Latigo Calfskin Straight Razor Strop




Introduction: Latigo Calfskin Straight Razor Strop

About: Knife and gun enthusiast, pianist, and part-time barber

Shaving with a Straight Razor can be intimidating at first, especially with the initial cost of the equipment. Strops are important for keeping your razor from snagging and giving you nicks. While strops can be bought for upwards of 80$, you can make one at home for less than 40$, with just as much usefulness and quality as the brand name strops.

Step 1: Decide What Type of Strop to Make

Paddle strops are easier to make, and easier for travel, since they can be held in one hand, making them portable, but give you less usable leather. Hanging strops are harder to make, and are not portable, since they must be attached to something sturdy from one end, but give you more usable leather. Hanging strops are more visually appealing to most. For this instructable, I will be making a hanging strop.

Step 2: Decide Which Type of Leather to Use

High end strops are made from shell cordovan, which is one of the most expensive types of horsehide available. Since I don't have the budget to justify spending 150$ on leather, I will be using latigo calfskin. You want your leather to be as smooth as possible and fairly supple. Look for 8-10 ounce leather, which is fairly ideal for strops. Width is up to personal preference, but I tend to prefer 2 1/2 inch strops.

Step 3: Screws or Rivets

You'll need a way to fasten your leather pieces together. While most strops use rivets, high end strops use some form of Chicago screws. Chicago screws are preferable as they allow you to replace worn out leather easily. However, rivets are somewhat more visually appearing and symmetrical.

Step 4: Design Your Strop

Use pictures of hanging strops on google to get an idea of how they are built and what shape and handle you want. Handles can be as simple as a D-Ring or more complicated, like a solid wood or leather handle. Keep in mind you'll have to attach one end of your strop to something sturdy to use it. It's helpful to make a template of your parts for when you cut them out. In order to attach the D RIngs you'll need to make bolsters. Im using a 3 inch rectangle with notches cut in the center of each side, to allow the smaller 2 inch D Rings to fit. For my handle I will sandwich a piece of leather between a folded piece of leather, making a loop for the D Ring. It sounds weird, but you'll see what I mean in the next step.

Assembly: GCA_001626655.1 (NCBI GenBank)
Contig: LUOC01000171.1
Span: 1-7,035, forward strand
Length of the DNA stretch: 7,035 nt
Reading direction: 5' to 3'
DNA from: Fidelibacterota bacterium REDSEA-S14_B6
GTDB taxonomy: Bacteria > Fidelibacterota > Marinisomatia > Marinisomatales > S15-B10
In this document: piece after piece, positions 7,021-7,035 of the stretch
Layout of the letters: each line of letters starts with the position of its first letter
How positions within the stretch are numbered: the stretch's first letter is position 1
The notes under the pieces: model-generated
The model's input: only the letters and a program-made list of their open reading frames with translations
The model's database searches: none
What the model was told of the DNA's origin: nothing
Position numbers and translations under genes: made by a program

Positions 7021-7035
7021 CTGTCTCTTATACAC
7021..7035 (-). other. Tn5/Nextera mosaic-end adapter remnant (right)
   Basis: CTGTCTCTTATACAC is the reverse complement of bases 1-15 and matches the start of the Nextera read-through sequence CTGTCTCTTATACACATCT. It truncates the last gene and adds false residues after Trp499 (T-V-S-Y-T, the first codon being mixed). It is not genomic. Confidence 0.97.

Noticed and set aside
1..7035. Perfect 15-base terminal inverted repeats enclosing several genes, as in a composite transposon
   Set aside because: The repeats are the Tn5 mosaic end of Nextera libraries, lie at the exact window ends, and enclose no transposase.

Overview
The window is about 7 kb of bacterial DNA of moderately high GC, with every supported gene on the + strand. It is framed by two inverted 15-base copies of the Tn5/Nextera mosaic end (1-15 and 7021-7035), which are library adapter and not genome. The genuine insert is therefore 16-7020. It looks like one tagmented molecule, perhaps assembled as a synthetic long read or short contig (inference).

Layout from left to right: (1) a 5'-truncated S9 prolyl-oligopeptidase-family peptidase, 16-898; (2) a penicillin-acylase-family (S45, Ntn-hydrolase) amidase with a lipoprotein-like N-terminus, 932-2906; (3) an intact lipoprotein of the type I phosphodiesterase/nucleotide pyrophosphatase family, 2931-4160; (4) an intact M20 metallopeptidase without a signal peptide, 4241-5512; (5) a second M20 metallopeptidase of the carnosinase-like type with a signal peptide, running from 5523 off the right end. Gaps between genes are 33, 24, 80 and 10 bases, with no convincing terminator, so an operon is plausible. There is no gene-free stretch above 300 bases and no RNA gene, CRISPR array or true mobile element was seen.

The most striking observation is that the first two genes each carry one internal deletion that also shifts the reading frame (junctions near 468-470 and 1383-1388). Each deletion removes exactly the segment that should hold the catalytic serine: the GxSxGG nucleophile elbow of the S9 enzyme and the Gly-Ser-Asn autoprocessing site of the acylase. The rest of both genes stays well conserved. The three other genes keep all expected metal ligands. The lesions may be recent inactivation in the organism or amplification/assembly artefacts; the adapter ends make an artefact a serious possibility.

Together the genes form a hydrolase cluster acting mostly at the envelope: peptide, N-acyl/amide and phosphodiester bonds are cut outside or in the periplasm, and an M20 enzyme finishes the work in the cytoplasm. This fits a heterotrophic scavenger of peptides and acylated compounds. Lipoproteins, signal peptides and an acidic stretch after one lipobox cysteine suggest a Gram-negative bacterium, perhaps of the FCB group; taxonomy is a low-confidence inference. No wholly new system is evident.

Step 5: Gather Your Tools and Materials

You'll need a leather punch, a ruler, a pen, a knife or sharp scissors, sandpaper, and a screwdriver or a rivet setter, depending on if you use Chicago screws or rivets.

Step 6: Cut Out Your Leather Pieces

Use your templates to trace your pieces onto the leather. Then, cut them out as cleanly as you can using your scissors or knife. For curves be very, very patient, and take your time. Measure and punch holes for your rivets/screws.The bolsters have two holes punched a half inch from the bottom and the side. Punch matching holes on the ends of the main strop piece. Sand the edges of your leather pieces with 320 grit, and then 1000 grit sandpaper.

Step 7: Assemble Everything

Use your Chicago screws or rivets to attach the D Ring, swivel snap, and the handle to the main strip of leather. Make sure you screw the Chicago screws as tight as you can. Using threadlocker won't hurt.

Step 8: Wonder at Your Work, and Strop Your Razor!

Now you've (hopefully) made a beautiful strop you'll enjoy for years to come. Remember to always strop with the edge facing away from the direction you are stropping in. Unlike honing, you don't want to cut into the strop. There are a lot of helpful instructions at A lot of strops have a canvas or linen side, but this one doesn't (yet), so make sure your razor is clean before you strop it. I will be updating this instructable when I get my hands on some fire hose for the linen side.

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    DIY Hacks and How Tos

    Could you use something like this in the kitchen with cooking knives?


    Reply 2 years ago

    Reply Upvotemy understanding is that it's the same "honing" function that you would get from something like a honing steel that you would use with kitchen knives, though on a finer scale. I think of it as the difference between 500 and 3000 grit sand paper. Some strops have a canvas back, that's more of a rough "grit" step. That might be more what you want for kitchen knives, if you want to hone them with this kind of tool. I understand that some jewler's rouge polishing compound rubbed into canvas or denim can aid in this action, too.
    couldn't site a source, just something I learned once upon a time.

    Reply 3 years ago

    You could, though it really isn't necessary or all that helpful with cutlery. strops only polish the edge, they don't necessarily make anything sharper, but with razors it helps to reduce the snag or risk of nicks